Do you have any advice for parents currently trying to help their child deal with opioid addiction?
Wayne: You have to educate yourself quickly to understand that there has been a chemical change in your child’s brain. It is not a personality issue or that they are being stubborn or rebellious. It is a chemical change in their brain. And you have to learn. Abstinence yes. But learn what medically assisted treatment is. That was something I said no to. I didn’t understand why you would want to give him an opiate (Suboxone) to get off of an opiate (heroin). And then we would have to ween him off of Suboxone. And I had already seen and heard how they abuse Suboxone and they sell it and double up on it. And this made no sense to me.
Christy: Vivitrol wasn’t on the scene yet. At that time it was methadone and Suboxone.
Wayne: Suboxone was the brand new drug. They called it a wonder drug. But you get addicted to that too. It didn’t make sense to me. Tyler was a very strong willed person. He liked the challenge of being told he can’t do something and then he would. He would crawl across broken glass to win a game of checkers. He had that type of will power and pain tolerance.
Christy: You have to get them the help immediately. Find professional help ASAP. Like, yesterday. Don’t wait. I don’t care if you have to take a week off of work to figure it out. Figure it out. Because that is your priority.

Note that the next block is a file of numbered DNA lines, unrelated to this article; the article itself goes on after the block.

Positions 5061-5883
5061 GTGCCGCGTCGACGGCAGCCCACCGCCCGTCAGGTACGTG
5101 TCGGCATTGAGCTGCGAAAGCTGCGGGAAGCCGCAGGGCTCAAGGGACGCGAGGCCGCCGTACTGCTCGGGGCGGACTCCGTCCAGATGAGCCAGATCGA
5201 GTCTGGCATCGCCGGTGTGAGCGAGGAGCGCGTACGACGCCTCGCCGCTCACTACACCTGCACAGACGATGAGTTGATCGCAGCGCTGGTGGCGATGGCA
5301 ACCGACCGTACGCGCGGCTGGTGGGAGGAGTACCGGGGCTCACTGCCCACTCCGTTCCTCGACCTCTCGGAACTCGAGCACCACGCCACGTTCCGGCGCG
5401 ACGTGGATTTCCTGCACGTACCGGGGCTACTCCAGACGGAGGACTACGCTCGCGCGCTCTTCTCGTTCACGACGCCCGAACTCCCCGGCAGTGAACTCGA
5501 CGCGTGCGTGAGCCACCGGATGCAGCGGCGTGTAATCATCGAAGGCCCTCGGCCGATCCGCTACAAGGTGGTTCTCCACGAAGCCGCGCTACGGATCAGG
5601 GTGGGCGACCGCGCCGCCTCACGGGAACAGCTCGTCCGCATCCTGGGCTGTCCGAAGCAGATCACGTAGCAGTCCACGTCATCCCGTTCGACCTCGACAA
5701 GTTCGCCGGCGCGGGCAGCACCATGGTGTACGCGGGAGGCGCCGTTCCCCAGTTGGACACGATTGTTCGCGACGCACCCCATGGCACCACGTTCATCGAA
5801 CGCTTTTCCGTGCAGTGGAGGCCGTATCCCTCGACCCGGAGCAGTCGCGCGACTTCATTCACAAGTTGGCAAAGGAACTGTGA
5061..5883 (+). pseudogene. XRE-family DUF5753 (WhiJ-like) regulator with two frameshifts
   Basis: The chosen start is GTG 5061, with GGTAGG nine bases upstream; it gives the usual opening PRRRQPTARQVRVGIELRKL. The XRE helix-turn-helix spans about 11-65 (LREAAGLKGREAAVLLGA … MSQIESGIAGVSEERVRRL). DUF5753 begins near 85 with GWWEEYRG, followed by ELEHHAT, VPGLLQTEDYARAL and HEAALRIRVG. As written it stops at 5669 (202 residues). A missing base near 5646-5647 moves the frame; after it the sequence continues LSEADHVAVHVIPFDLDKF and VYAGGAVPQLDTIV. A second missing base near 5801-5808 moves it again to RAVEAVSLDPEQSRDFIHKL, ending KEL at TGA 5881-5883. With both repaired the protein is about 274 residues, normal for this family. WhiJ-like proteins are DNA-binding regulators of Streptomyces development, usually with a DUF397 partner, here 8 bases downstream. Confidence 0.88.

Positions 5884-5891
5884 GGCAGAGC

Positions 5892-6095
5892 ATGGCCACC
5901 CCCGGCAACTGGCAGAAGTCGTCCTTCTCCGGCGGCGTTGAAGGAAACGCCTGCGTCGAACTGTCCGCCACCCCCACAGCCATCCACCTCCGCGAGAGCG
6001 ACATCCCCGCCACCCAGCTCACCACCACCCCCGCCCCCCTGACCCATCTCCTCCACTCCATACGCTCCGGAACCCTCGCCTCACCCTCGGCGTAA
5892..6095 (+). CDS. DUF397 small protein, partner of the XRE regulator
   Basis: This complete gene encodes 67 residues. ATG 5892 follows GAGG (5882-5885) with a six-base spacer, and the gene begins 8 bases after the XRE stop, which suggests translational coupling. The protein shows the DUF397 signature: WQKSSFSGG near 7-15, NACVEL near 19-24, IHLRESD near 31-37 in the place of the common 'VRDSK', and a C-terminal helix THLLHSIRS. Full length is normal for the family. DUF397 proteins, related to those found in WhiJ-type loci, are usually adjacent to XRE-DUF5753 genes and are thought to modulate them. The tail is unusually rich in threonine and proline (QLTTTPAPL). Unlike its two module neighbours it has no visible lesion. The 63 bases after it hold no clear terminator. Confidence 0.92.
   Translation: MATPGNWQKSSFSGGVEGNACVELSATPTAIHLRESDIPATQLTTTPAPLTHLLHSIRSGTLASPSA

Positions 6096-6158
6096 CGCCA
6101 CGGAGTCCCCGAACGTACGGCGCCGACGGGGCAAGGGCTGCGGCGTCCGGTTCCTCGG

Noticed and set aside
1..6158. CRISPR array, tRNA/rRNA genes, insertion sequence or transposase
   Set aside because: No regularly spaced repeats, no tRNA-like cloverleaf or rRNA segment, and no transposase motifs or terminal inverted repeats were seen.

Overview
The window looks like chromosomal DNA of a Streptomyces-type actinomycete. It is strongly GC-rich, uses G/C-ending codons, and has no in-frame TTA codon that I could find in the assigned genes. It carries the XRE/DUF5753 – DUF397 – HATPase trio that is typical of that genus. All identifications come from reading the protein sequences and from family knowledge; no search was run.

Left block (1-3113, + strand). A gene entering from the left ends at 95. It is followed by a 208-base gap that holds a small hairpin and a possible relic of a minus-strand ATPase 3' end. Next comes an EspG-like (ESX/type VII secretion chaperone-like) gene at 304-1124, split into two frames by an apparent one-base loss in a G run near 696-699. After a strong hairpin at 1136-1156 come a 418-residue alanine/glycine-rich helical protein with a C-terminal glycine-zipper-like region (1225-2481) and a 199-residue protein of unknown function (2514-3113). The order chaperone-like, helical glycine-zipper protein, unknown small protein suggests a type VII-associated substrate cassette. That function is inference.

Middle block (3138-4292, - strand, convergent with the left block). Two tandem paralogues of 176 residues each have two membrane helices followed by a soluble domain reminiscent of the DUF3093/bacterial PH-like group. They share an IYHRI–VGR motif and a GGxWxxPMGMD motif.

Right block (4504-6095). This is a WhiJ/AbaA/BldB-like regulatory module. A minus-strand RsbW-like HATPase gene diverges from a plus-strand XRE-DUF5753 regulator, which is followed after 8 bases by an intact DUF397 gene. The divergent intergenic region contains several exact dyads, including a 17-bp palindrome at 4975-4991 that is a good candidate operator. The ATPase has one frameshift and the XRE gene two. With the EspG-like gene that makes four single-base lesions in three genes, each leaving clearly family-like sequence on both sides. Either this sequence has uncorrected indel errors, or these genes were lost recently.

Wayne: Sell one of your cars. Take a second mortgage out on the house.
Christy: You do whatever it takes – in our minds now – do whatever it takes. Take the time to get in touch with the right people ASAP. You can’t drag someone who is not willing. Usually they understand they have a problem at this point. They are willing. And if they are willing, you have to get them there. Don’t be afraid of assistive treatment. Vivitrol is really the only answer right now. It is a once per month shot. They can’t abuse it. They can’t sell it on the street. And it works. It is non-opiate based. At this point, in 2018, Vivitrol is the wonder treatment. But they have to go to treatment because they have to treat the other issues going on. And when they come out, no doubt if I had to pay $1000 every time your kid needs Vivitrol, I would do it. It is a once per month shot. But the help is out there. Some of these people can go on Medicaid. Medicaid pays for Vivitrol. Go for it once you’ve done inpatient and you’re learning how to cope with the addiction.
Wayne: Treatment first. And there are all kinds of options. It will depend on what you can afford. There are programs that are $50,000 per month and you write a check. There are families that write checks instead of bringing it through their insurance because of the stigma. And you have private insurance. You have free. You have faith based. But you have to get to it immediately. And you as a parent need to get into education and counseling. You have to figure out what the heck addiction is and what can you do to help.